Kay: Saddam Hid Weapons Programs from U.N. Inspectors
By John D. Banusiewicz
American Forces Press Service
WASHINGTON, Oct. 3, 2003 While weapons of mass destruction have yet to be found in Iraq, Saddam Hussein clearly intended to produce them and hid the program from United Nations inspectors, the chief U.S. weapons inspector said here Oct. 2.
Dr. David Kay met with reporters after reporting to Congress on his inspection team's efforts.
Kay cited "substantial evidence of an intent" by Saddam and other senior Iraqi officials to produce such weapons, and emphasized it's premature to conclude none will be found as his team continues its mission.
"We have a lot more work to do before we can conclude that we're at the end of the road," he said, "as opposed to still at the beginning."
He estimated it would be six to nine months "before we know most of what we're going to know about the program," and added that even then, more would remain to be discovered, perhaps for as long as 25 years if the search were to continue.
Kay said his team has found "a large body of continuing activities and equipment" that Iraq failed to declare to U.N. inspectors in November 2002, including a substantial chemical and biological weapons program and an even more substantial missile program.
He said the missile program had foreign assistance, included both ballistic missiles and Land Attack Cruise Missiles capable of carrying significant payloads, and would have extended Iraq's reach beyond 1,000 kilometers. Kay cited Ankara, Turkey; Abu Dhabi, United Arab Emirates; Cairo, Egypt; and Riyadh, Saudi Arabia as cities that would be within range of the missiles.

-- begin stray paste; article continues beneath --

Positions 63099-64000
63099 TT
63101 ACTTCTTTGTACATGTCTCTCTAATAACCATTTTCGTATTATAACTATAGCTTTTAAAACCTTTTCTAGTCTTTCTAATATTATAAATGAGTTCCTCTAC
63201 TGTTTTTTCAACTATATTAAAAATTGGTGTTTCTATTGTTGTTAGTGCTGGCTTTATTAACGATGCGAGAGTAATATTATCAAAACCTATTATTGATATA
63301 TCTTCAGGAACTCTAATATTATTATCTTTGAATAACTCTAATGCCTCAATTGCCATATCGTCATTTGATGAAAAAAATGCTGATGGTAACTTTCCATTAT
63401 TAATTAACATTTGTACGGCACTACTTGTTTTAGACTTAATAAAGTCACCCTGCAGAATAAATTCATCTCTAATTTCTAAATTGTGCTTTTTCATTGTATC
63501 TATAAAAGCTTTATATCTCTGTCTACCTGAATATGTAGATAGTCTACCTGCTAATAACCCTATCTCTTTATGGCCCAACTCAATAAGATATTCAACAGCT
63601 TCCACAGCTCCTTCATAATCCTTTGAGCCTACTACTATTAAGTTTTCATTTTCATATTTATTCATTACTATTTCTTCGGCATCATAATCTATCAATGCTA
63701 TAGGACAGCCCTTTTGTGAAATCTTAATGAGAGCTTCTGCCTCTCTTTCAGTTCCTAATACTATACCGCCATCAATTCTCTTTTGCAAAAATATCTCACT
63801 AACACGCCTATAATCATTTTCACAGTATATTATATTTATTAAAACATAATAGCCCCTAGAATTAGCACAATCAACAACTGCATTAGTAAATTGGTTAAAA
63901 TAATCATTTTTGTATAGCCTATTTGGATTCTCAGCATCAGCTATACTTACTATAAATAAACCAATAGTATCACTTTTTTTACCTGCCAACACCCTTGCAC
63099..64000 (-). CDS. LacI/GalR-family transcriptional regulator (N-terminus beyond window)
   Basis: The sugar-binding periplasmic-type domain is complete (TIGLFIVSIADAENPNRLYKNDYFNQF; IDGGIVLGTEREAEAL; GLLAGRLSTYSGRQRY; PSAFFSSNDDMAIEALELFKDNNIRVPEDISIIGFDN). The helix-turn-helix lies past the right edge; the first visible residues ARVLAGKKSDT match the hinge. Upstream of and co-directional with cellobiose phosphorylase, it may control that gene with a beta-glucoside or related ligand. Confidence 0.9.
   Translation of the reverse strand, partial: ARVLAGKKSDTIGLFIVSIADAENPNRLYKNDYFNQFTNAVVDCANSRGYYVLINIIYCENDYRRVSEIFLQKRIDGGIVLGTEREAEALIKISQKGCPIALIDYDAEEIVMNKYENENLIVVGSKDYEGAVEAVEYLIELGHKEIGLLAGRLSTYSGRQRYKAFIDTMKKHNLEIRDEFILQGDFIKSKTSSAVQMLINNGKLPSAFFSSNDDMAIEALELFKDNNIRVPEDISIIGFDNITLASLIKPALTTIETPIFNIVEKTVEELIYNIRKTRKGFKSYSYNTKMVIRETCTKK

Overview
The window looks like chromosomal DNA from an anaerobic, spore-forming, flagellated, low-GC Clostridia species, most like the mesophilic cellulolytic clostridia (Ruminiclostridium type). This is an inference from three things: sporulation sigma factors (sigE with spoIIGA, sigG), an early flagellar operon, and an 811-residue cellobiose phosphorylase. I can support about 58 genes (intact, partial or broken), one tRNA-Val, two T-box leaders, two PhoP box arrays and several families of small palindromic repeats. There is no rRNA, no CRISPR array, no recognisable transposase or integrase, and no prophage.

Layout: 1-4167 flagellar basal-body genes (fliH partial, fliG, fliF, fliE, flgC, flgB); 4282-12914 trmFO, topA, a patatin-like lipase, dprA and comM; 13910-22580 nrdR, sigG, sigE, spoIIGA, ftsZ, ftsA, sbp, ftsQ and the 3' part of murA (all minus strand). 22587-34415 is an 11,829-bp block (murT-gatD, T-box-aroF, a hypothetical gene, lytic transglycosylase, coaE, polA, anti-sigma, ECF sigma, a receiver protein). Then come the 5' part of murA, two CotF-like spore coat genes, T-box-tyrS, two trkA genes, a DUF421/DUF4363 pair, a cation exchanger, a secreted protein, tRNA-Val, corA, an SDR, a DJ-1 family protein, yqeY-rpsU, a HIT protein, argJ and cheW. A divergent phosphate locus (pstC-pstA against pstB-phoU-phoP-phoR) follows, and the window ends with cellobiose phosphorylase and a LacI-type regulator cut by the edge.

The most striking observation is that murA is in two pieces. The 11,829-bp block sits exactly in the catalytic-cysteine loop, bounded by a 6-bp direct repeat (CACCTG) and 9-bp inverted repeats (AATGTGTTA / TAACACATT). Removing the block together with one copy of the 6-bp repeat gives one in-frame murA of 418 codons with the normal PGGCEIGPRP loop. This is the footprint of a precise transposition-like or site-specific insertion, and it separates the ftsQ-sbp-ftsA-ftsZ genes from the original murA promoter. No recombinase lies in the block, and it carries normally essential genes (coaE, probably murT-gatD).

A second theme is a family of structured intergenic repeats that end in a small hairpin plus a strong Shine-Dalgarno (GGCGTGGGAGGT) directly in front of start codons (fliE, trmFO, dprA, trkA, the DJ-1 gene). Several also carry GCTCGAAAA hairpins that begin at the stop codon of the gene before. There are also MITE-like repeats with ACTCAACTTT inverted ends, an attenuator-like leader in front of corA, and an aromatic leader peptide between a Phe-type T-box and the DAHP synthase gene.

Kay said that since Saddam oversaw "a regime that hid so much, that buried so much, whose population is still fearful of talking and collaborating with the coalition," nothing his team finds should surprise anyone.
"We've already found things that, if you'd asked me the week before, I wouldn't have had a clue that they existed," he said.
Kay repeated the inspection team still has much to do, and said it's going to take "time and patience" to get to the bottom of Iraq's weapons programs.
"We have found a great deal. We have reported a great deal, much of which was never declared to the U.N. and was unknown," he said. "We are not at the bottom line yet."
Kay said the work is difficult because Iraq wasn't pursuing its weapons programs out in full view.
"Just walking in the country is not going to reveal the truth," he said. "You have to work at it, and you have to work at it hard, and that's what we're trying to do."